BREXIT ANGER: Legal experts claim UK will have to pay into EU budget until 2020

BRITAIN could be forced to contribute to the EU’s budget even after a deal is struck for Brexit, according to legal experts.

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The government could be forced to contribute to the EU’s budget even after Brexit

Professor Takis Tridimas from Kings College told the BBC that the EU’s ‘Multi-Annual Financial Framework’ was the key behind the reason that the UK may have to dig deep into its coffers.The UK entered into the agreement in 1972 under the then European Economic Community. In 2013, all member states agreed upon the budget again until 2020.

The stark admission means the UK could still be lumped with a massive bill even after leaving the EU because it has lingering obligations to fulfil.

Professor Tridimas, chair of European law at Kings College London, told the Lords EU Financial Affairs sub-committee said: “MAFF can be revised and I think Brexit is grounds for revision. But to my mind unanimity will be required to affect it.”And while the UK will begin official talks on Brexit in March this year the EU’s multi annual financial framework will last until 2020.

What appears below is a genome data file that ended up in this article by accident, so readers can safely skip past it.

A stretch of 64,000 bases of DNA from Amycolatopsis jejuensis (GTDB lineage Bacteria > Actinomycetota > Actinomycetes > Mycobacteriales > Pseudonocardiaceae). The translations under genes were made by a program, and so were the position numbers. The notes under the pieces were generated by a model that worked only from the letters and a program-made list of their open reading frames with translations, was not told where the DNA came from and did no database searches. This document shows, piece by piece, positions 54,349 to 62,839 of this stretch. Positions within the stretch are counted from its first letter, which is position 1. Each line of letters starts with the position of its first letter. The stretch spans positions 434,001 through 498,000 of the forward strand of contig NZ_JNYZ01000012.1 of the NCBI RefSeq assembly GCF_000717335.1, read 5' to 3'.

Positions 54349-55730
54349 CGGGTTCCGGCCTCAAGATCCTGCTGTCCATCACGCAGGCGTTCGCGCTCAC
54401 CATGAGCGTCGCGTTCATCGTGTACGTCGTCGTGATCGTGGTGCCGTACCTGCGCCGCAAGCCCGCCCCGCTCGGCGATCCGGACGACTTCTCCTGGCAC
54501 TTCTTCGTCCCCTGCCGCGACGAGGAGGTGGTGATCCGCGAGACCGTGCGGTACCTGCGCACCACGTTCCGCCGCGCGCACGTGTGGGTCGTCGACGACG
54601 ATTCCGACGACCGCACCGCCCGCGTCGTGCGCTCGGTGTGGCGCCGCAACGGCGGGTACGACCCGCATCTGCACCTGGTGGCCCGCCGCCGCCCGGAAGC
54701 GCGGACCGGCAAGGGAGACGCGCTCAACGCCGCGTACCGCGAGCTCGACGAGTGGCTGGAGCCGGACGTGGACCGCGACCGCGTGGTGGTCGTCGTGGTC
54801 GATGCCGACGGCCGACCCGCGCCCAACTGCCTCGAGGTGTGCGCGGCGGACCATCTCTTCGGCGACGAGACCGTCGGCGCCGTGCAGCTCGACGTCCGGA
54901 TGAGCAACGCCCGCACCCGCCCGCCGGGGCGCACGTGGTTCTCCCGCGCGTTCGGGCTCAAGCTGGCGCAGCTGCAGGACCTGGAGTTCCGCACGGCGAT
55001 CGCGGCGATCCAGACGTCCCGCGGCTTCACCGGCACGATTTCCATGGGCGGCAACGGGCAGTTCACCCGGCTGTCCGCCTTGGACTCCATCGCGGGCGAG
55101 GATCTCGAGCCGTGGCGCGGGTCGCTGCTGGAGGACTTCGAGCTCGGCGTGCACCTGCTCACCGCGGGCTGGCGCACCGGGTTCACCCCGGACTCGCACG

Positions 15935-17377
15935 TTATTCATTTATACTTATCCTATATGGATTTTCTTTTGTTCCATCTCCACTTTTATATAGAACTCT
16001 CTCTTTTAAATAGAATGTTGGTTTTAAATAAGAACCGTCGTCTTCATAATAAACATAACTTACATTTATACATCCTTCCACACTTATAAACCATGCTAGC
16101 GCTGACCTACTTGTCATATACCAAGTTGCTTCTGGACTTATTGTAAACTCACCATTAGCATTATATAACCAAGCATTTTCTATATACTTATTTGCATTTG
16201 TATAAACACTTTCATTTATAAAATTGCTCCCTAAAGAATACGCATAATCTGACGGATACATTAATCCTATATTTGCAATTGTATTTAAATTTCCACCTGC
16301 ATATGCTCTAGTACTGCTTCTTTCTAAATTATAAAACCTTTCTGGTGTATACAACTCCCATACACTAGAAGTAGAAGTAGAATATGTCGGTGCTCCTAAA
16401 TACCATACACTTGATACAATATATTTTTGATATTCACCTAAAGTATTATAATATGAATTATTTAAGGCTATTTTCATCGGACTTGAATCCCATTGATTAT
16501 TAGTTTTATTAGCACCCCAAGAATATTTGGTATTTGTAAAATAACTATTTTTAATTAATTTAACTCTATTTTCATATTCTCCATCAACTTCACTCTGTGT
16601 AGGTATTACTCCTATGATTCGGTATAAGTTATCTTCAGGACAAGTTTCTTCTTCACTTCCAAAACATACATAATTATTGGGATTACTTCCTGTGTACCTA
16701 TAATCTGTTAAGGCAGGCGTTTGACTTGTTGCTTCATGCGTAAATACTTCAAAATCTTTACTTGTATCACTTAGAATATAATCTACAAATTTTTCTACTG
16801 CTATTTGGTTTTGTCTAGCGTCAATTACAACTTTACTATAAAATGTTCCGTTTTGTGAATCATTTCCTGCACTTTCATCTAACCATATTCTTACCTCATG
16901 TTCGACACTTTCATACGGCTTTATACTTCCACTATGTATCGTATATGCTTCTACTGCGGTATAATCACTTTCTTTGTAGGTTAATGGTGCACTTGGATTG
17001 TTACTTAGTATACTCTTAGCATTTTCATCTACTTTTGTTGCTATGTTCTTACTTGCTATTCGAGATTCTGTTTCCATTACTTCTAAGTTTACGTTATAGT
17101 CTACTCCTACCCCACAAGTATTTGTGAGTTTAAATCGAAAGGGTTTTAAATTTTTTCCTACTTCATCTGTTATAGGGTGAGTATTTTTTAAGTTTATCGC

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Nigel Farage said a Leave vote would mean a £350 million for the NHS

During the referendum on the EU, leave campaigners pressed home the point that Britain’s exit would alleviate it of its european financial responsibilities.This, they argued, would mean that the money could be better spent on the NHS and other sectors in the UK.

The Government has not yet ruled out the idea Britain will still contribute to the EU’s annual budget in the wake of Brexit.

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It could stoke anger if the country has to contribute to the EU after it negotiates its exit

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The EU budget was set again by member states in 2013 until 2020

But it could stoke anger among leave voters if the country finds itself still having to contribute after it negotiates its exit.One of the biggest issues for the Government is the fact there is no precedence for a member state leaving the EU, so this will mean much has to be worked out as Britain breaks with protocol.

Rhodri Thompson, a barrister from Matrix Chambers, warned the UK may face a ‘significant liability” which could end up being decided by the courts over its financial responsibilities.

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